Слободчиков, В.И., (1994). Основания и смысл инновационной деятельности в образовании. В Слободчиков, В.И. (Ред.), Проектирование в образовании: проблемы, поиски, решения. ИПИ РАО, Москва, Россия. (Slobodchikov, V.I., (1994).  Foundations and mission of innovations in education. In Slobodchikov, V.I. (Ed.), Professional designing in education: challenges, research, solutions. IPI RAO, Moscow, Russia, only in Russian).

Shchedrovitzky, G.P. (1964), Methodological problems of system research // General Systems. 1966. Vol. XI. (Translation of Г.П. Щедровицкий, Проблемы методологии системного исследования, М, 1964).

Shchedrovitzky, G.P. (1966), Problems in Activity theory, (published in 1997, only in Russian) Теория деятельности и ее проблемы.  Г.П. Щедровицкий// Философия. Наука. Методология., М., 1997.

Shchedrovitsky, G.P. (1971), Configuration as a method of construction of complex knowledge. Systematics, 8(4) (also at http://www.fondgp.org/gp/biblio/eng/3)

Shchedrovitsky, G.P. (1975), Problems in the development of planning activity // General Systems. Vol. XXII. 1977. (translation of Г.П. Щедровицкий, Автоматизация проектирования и задачи развития проектировочной деятельности // Разработка и внедрение автоматизированных систем в проектировании (теория и методология). М., 1975).

Shchedrovitsky, G.P. (1975), Intelligence and Communication (published in 2004, only in Russian) Интеллект и коммуникация. 1977 // Г.П. Щедровицкий. Вопросы философии. 2004. № 3.

Shchedrovitsky, G.P. (1979), Problems of managing research: from theoretic-intellectual to active-managerial methodology of analysis (published in 1996, only in Russian) Проблемы организации исследований: от теоретико-мыслительной к оргдеятельностной методологии анализа. Гл. 2 монографии «Постановка проблем и решение задач в условиях коллективной мыследеятельности» // Вопросы методологии. 1996. №3-4.

Shchedrovitsky, G.P. (1979), Complex organization of research as a socio-technical system (only in Russian) Комплексная организация научно-исследовательских работ как социотехническая система // Комплексный подход к научному поиску: проблемы и перспективы (Краткие тезисы к Всесоюзному симпозиуму). Ч. 2. Свердловск, 1979.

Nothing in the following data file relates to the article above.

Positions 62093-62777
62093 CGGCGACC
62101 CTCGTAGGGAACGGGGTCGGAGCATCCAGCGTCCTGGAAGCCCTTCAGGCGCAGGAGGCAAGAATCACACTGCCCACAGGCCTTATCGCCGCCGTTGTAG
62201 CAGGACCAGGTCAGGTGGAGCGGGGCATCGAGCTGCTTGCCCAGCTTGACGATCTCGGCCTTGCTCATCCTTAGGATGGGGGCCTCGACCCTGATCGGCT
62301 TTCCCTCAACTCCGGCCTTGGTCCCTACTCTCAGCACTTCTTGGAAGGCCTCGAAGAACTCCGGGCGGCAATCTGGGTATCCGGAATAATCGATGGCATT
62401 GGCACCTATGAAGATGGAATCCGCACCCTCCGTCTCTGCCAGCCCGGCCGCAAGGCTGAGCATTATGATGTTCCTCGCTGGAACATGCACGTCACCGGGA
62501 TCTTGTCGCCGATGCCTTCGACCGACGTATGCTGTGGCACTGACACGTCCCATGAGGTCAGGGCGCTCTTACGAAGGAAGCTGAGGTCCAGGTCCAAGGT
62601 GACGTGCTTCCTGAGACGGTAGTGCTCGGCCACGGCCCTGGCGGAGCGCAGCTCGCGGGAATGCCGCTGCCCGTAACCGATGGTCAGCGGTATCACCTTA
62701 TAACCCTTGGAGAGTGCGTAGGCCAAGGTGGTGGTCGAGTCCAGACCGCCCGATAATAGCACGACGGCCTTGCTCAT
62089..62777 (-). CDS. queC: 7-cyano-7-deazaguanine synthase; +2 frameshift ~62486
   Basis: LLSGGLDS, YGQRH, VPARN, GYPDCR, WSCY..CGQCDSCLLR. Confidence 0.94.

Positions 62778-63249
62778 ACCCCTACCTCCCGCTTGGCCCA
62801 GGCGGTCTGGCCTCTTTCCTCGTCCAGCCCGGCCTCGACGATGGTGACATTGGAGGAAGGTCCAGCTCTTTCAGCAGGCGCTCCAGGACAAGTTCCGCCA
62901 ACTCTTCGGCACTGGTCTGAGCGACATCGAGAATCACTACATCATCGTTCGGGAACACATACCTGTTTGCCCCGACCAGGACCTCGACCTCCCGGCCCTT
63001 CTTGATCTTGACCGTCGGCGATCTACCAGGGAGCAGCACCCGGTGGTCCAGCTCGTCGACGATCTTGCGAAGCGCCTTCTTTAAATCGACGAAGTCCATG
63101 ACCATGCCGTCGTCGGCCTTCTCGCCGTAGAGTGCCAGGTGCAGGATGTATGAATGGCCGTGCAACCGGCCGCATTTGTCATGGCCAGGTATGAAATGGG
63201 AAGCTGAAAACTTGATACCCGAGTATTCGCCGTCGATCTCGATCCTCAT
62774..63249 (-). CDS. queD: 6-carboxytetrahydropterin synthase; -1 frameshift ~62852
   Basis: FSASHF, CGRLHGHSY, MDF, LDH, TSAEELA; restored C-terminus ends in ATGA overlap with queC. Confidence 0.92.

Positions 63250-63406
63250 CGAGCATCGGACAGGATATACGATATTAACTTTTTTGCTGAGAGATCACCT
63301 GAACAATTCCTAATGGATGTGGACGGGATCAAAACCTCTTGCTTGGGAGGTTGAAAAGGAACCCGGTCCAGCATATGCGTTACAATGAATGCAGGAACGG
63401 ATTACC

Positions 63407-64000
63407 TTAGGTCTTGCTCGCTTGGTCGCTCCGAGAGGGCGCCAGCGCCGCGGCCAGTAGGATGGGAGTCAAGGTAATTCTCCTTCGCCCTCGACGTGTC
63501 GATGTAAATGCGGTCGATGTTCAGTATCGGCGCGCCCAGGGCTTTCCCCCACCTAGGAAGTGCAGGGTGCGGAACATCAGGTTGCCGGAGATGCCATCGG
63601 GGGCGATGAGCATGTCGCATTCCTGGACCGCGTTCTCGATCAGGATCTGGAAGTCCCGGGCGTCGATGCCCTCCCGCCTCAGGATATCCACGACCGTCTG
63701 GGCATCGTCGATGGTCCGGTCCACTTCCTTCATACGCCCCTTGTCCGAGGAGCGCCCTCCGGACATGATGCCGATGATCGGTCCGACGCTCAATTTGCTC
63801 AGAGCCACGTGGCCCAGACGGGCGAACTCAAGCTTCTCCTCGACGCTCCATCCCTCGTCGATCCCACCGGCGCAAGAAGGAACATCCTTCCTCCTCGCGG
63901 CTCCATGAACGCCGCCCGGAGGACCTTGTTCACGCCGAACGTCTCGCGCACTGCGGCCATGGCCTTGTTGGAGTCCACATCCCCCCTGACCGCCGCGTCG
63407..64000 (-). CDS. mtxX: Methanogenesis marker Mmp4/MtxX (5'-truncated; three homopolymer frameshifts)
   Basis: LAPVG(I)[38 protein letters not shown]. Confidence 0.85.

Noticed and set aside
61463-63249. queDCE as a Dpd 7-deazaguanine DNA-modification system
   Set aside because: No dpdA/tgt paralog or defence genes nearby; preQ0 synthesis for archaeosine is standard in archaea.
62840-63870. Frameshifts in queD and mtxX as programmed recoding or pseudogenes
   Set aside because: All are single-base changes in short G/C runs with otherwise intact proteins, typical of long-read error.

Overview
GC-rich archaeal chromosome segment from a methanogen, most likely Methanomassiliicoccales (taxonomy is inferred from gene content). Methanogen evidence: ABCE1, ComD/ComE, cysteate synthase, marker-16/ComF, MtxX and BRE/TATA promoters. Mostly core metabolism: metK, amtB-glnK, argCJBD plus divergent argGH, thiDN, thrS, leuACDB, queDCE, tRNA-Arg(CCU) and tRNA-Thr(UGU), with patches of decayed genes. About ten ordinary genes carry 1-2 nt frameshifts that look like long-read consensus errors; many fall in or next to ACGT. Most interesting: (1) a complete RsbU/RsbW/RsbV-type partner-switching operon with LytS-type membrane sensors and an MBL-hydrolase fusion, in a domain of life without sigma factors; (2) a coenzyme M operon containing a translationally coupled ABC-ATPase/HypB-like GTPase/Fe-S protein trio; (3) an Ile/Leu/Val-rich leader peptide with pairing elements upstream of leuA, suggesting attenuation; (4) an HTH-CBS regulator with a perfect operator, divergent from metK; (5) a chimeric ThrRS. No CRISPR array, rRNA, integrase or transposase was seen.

Shchedrovitsky, G.P. (1981), Systems Research, II. Methodological Problems. Edited by J.M. Gvishiani. Pergamon Press, 1985 (Translation of Г.П. Щедровицкий, Принципы и общая схема методологической организации системно-структурных исследований и разработок // Системные исследования: Методологические проблемы. Ежегодник. 1981, М).

Shсhedrovitskii, G.P., Kotel’nikov, S.I. (1983), Organisational activity games – a new way of organising and a method for developing collective thinking activity // Soviet Psychology, Vol.26. Summer, 1988. (Translation of Г.П. Щедровицкий, С.И. Котельников Организационно-деятельностная игра как новая форма организации и метод развития коллективной мыследеятельности // "Нововведения в организациях. Труды семинара ВНИИ системных исследований", М, 1983)

Voroshilov, V.V. (1997), On the Necessity of Modeling by a Teacher of His/Her Own  Pedagogical Activity // in “Development of Scientific Intercommunications in Eurasia”. - Berezniki, Russia, 1997. - p. 172. (only in Russian).

Voroshilov, V.V. (2000), Managerial and Pedagogical Conditions for advancing teachers’ ability for conducting a professional designing // Ph. D. dissertation, Moscow Academic Institute for Innovations in Education, M, 2000.

Voroshilov, V.V. (2001), Classification of Educational Self-Determination of Students // School Principal, M, 2001 (only in Russian).

Vygotsky, L.S., (1926), Educational Psychology // CRC Press, 1997

© Valentine Voroshilov (11/22/15)